This is something you should set up early and track over an extended period of time. It’s possible a week’s worth of data might be influenced by a one-off event. Build up a report over a few months, however, and you’ll have an accurate image of when your website gets used. Ideally, you want to build up something similar to the data below, but focused on your own website rather than social media.

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Referral Pages

If you’re running any form of marketing campaign, you’ll want to make sure it’s working. A great way to check this is to run a report based around referrals. That basically means where traffic is coming from, and if that traffic is hitting the goals you want. I’d recommend separating this out from social media traffic (which we’ll come to next) because they often require different strategies.

By tracking where your traffic is coming from, you can keep an eye on whether any paid ad campaigns are working. This can help you narrow down a broad, almost scattershot approach to something more targeted and efficient. That’s an excellent way to save a lot of money in the long run.

You might find that certain approaches are more effective than others. For instance, your SaaS marketing strategy might involve referral-based marketing – getting current customers to talk about what you do. This report can show you which customers drive the most traffic to you, allowing you to adapt your marketing strategy accordingly.

You can also see if there’s anywhere that’s organically driving traffic towards you. If you notice an uptick in traffic from a new source, it may be worth actively contacting the source to work with them in the future.

Social Media Traffic

Similar to the last report, this focuses on traffic sources – in this case, social media sources. We’re often told that social media is the future, but it can be tricky to tell whether engagement on social media translates into sales. By tracking sources, where they land, and their goal conversion rate, you can start to get a good idea of whether something is working the way you hoped.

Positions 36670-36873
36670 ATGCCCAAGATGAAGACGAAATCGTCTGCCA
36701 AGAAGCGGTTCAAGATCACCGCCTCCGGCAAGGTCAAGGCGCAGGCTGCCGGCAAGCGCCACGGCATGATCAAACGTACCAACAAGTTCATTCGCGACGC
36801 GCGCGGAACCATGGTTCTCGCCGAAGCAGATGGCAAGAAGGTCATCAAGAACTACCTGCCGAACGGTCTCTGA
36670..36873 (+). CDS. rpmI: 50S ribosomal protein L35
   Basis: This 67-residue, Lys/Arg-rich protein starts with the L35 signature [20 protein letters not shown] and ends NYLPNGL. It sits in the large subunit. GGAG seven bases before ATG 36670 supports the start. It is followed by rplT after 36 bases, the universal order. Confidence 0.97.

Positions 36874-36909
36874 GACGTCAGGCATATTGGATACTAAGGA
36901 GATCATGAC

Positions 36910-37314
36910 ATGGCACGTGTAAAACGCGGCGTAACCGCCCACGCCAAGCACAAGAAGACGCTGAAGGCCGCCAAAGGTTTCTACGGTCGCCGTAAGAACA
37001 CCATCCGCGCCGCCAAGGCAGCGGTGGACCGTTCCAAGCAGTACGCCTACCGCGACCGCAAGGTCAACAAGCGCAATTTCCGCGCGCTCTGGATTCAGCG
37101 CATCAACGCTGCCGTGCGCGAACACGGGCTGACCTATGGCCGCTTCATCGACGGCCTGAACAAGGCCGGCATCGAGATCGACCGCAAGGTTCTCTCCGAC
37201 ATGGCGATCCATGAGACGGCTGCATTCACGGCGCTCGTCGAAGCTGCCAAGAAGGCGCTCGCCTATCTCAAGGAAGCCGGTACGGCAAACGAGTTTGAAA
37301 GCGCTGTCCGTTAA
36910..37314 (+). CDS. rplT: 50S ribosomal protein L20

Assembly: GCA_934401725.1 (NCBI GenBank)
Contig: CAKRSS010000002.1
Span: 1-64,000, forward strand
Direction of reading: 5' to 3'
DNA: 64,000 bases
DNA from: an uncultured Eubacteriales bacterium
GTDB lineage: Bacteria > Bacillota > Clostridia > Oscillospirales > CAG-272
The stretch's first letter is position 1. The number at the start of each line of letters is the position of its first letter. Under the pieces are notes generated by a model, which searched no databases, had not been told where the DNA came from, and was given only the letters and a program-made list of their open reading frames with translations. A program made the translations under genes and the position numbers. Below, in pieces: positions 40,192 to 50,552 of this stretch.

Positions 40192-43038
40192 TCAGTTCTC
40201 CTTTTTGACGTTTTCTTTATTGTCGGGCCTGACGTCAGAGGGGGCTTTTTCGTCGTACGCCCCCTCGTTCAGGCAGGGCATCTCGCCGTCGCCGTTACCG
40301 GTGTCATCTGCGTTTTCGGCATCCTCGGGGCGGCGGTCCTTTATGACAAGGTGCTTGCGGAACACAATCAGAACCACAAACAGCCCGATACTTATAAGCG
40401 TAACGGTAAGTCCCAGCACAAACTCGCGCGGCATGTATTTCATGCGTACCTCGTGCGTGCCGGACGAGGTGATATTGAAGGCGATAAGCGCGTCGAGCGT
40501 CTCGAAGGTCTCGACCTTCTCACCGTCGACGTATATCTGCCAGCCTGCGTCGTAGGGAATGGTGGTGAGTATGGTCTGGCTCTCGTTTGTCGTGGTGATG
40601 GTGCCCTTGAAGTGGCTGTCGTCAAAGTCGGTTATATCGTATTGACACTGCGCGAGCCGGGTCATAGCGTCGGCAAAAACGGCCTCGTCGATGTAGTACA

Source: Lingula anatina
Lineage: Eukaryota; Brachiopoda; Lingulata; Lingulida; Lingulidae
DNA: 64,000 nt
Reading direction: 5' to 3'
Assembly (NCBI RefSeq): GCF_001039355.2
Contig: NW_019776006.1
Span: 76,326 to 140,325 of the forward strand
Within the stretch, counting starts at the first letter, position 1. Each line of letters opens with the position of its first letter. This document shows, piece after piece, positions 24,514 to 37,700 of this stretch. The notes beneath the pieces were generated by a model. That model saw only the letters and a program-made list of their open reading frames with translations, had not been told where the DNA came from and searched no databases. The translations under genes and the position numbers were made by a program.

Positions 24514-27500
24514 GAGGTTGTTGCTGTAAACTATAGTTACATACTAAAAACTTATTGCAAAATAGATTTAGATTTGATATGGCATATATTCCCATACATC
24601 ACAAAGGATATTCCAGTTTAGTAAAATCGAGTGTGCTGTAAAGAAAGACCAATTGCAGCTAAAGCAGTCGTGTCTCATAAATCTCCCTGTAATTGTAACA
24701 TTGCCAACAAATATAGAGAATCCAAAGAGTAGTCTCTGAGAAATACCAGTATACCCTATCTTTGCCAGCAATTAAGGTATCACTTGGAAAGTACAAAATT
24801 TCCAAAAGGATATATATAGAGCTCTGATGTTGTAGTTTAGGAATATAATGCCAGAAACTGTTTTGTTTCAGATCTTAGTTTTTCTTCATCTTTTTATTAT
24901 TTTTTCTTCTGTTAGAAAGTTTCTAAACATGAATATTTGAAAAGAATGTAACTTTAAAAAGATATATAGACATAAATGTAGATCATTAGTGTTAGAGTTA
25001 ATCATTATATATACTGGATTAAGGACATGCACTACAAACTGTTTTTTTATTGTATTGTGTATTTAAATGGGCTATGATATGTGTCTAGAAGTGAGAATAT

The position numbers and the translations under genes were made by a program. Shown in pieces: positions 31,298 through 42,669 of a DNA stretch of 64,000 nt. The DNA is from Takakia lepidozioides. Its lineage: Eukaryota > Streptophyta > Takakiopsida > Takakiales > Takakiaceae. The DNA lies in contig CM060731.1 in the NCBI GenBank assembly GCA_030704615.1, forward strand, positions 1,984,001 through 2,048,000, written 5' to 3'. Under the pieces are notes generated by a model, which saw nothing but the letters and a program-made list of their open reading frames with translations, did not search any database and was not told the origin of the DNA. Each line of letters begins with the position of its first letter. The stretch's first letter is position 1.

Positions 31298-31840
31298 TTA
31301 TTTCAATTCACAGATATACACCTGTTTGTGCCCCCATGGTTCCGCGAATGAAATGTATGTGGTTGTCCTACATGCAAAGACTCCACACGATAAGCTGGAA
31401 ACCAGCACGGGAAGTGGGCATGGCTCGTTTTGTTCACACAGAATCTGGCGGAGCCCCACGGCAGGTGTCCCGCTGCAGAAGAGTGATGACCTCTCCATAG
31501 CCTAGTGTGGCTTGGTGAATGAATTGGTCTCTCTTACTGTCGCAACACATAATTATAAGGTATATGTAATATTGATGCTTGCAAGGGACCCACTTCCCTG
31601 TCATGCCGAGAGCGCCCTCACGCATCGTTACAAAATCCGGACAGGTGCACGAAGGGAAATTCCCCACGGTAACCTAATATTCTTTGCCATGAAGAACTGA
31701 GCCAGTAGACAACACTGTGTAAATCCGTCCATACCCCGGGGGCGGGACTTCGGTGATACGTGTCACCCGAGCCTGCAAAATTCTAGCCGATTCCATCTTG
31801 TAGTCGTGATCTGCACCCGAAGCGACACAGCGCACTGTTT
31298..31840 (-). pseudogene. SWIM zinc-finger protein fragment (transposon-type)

After all, there’s no point putting a lot of effort into carefully crafted long-form posts on Facebook if they don’t result in any goal conversions! Equally, it’s no use making a fascinating infographic and then posting it when all your users will be asleep. You can use this report alongside the hours and days one to hit the most effective times to post.

There are two useful things you can take away from this data. Firstly, knowing where your audience is coming from will help you with returning customers and maintaining engagement. Secondly, knowing where your efforts are going unnoticed will help you change direction rather than wasting your time!

This is particularly important if you plan to do influencer marketing, as the type of post can have a huge effect on its impact. You can see from the data below that even on the same platform – Instagram – different styles of content produce different results.

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If you’re running a website, you’ve probably been told to optimise your keywords. But how do you know which keywords to focus on? By running a report on what keywords are already working for you! Whilst some are encrypted by Google, it’s still possible to track those that are available.

It’s also worth doing extra keyword research by expanding your scope beyond the usual one or two-word phrases and exploring the impact of long-tail keywords. With voice search becoming more common, people are inclined to ask full questions, instead of typing in an abbreviated form. It’s worth checking whether you should put more focus onto these longer phrases, or whether to keep to the usual shorter format.

So What Now?

It can be tempting to look at all the possibilities and charge straight in. We recommend taking it a little slower and playing around with the data to figure out what you need. Rather than looking at all possible reports, keep it simple and shore up the foundations before starting anything new. With these seven reports, you should be able to build up a strong image of what’s working for your website and what isn’t.

Once you have that in mind, take the time to explore what else you can use Google Analytics reports for. They’re an incredibly powerful tool, and definitely worth exploring as you grow your site.